What’s going on with Tufts Health Plans’ strategy to serve seniors on Medicare in Massachusetts? It appears Tufts' politics is showing through the veneer of its supposedly unbiased status. It looks like Tufts, a non-profit insurer, is in the beginnings of an exit strategy from serving senior citizens on Medicare, perhaps preferring to concentrate on its new business serving non-seniors on Medicaid. That would certainly be consistent with the non-profit’s ideology – Tufts Health Plan executives are an extension of the national and state Democratic party. When it comes to how it can help or hurt seniors, Tufts, not surprisingly, appears to be fully embracing the Patient Protection and Affordable Care Act (PPACA), better known as Obamacare, which becomes fully implemented in 2014 and which guts major parts of Medicare and diverts Medicare funding (and nominal Medicare funds1) to Medicaid and other subsidies for non seniors.
To try to figure out what’s going on, you have to follow the bouncing ball.
On October 1, Tufts kicked 5,000 Worcester County, Massachusetts seniors off its Part C Medicare (also called Medicare Advantage) health plan. The apparent reason for the move – based on a letter Tufts executive James Roosevelt (yes, of those Roosevelts) sent the 5,000 seniors -- is to push senior citizens on to Tufts much more expensive totally private supplemental Medicare insurance (also called Medigap). The typical cost increase for an affected senior is from $48 to about $180 a month (2013 prices not available) in premiums, almost a 300% increase.
OK, that’s marketing. All’s fair in healthcare insurance marketing. There is no reason Massachusetts seniors have to stay with Tufts and pay its increased premiums. However many of the effected seniors may have to choose a more expensive plan IF they want to stay with their doctor. And many other seniors who want to keep a low priced premium – typically the poorer seniors that use Medicare Part C health plans disproportionately – will have to change doctors.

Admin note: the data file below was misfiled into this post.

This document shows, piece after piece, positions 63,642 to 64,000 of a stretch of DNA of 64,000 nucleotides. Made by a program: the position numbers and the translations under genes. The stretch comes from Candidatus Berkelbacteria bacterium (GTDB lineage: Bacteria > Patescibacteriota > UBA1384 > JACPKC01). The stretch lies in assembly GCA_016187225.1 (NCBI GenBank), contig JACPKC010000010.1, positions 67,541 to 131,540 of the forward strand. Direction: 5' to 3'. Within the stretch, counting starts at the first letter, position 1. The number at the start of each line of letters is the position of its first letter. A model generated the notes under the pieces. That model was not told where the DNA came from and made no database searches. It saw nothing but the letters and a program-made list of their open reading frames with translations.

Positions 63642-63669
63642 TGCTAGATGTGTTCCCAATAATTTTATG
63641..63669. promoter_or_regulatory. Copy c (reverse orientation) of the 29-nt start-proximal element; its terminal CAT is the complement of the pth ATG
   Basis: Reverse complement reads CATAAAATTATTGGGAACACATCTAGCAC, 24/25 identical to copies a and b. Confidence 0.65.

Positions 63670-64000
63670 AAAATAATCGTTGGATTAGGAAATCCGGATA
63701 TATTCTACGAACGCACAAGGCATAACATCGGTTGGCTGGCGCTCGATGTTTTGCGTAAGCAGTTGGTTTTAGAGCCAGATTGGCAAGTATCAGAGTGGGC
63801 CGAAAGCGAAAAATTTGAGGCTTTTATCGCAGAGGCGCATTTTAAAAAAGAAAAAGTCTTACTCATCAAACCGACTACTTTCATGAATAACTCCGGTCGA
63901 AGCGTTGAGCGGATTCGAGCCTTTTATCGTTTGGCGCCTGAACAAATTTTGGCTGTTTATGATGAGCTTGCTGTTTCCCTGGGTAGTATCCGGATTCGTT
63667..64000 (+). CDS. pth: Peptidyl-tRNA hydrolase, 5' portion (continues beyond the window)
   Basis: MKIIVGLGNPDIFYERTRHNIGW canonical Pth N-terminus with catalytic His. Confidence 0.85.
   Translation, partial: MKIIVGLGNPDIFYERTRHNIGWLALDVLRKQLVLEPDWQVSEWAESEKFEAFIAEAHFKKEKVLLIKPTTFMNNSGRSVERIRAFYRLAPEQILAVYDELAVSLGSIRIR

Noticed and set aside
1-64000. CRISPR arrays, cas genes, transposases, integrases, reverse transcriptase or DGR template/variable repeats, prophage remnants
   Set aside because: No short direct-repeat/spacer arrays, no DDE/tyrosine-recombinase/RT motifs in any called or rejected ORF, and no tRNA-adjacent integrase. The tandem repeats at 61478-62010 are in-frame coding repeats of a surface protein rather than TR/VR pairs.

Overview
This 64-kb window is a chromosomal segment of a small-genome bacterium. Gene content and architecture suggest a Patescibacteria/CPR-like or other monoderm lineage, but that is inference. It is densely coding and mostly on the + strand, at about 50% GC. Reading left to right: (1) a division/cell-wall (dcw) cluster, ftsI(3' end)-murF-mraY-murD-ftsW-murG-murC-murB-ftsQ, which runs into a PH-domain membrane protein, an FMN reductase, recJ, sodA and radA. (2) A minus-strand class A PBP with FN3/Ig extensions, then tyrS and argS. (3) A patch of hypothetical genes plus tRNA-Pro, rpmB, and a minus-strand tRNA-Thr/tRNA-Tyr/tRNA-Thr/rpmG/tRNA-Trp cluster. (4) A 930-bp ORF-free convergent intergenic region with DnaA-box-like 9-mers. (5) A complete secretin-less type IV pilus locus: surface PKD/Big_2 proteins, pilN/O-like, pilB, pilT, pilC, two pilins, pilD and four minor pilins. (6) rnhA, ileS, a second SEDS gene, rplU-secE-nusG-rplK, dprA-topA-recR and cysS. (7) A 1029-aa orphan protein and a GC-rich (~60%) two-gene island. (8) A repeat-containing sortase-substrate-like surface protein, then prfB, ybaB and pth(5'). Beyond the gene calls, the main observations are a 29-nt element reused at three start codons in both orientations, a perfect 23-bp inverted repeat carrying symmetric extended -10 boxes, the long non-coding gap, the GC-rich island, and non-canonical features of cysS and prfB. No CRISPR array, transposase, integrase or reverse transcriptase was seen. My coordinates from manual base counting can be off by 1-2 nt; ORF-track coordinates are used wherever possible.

But the apparent Tufts marketing push to get seniors on to its expensive Medigap plans takes a strange twist. Seniors kicked off a Part C Medicare Advantage plan have an almost complete right to buy a Medigap plan for up to 62 days after their plan is terminated, no questions asked. But in the same Roosevelt letter that kicks the 5000 Worcester County seniors off Part C Medicare, Tufts highlights the following:
“Massachusetts also has an Annual Open Enrollment Period for Medigap that runs from February 1, 2013 through March 31, 2013. If you elect to buy a Medigap policy during this time, your coverage will be effective on June 1, 2013.”
So, seniors ask, am I going to lose coverage for months. Not necessarily, maybe there is another reason for the Democrat Roosevelt’s letter. I can hypothesize two possiblities:
- It looks as if, given Tufts’ strange wording, that some seniors might go without important supplemental health care insurance for up to five months. But they also can come back to Tufts -- outbound Tufts phone marketing people and robocalls are telling seniors -- and choose a different, “new” Tufts Medicare Part C health plan that costs 50% more than their current plan. “New” is in quotation marks because the “new’ Tufts Part C Medicare health plan in Worcester County strangely has the same name and approximately the same benefits as the plan that kicked off 5,000 seniors on October 1.
- Or, as mentioned above and to be clear, these seniors are under no obligation to deal with Tufts. They can move to another company. That actually might really be what Tufts wants; perhaps the Worcester Country cohort cost Tufts too much to service and wanted to get rid of these particular seniors. This could be considered a new high (or low, depending on your ideology) in Medicare markting, "reverse cherry picking."
Don’t know. The letter from Roosevelt says call the Department of Insurance (DOI) to explain the confusing Medigap open enrollment wording. It has been two weeks and I cannot get a satisfactory answer from DOI. All DOI will effectively say is “the letter is a bit confusing.” Ya think?
-- Dennis Byron
1 PPACA has new taxes associated with it that have the word “Medicare” in them but the money raised by these taxes never reaches the Medicare trustees but goes instead to be used for non-senior healthcare insurance.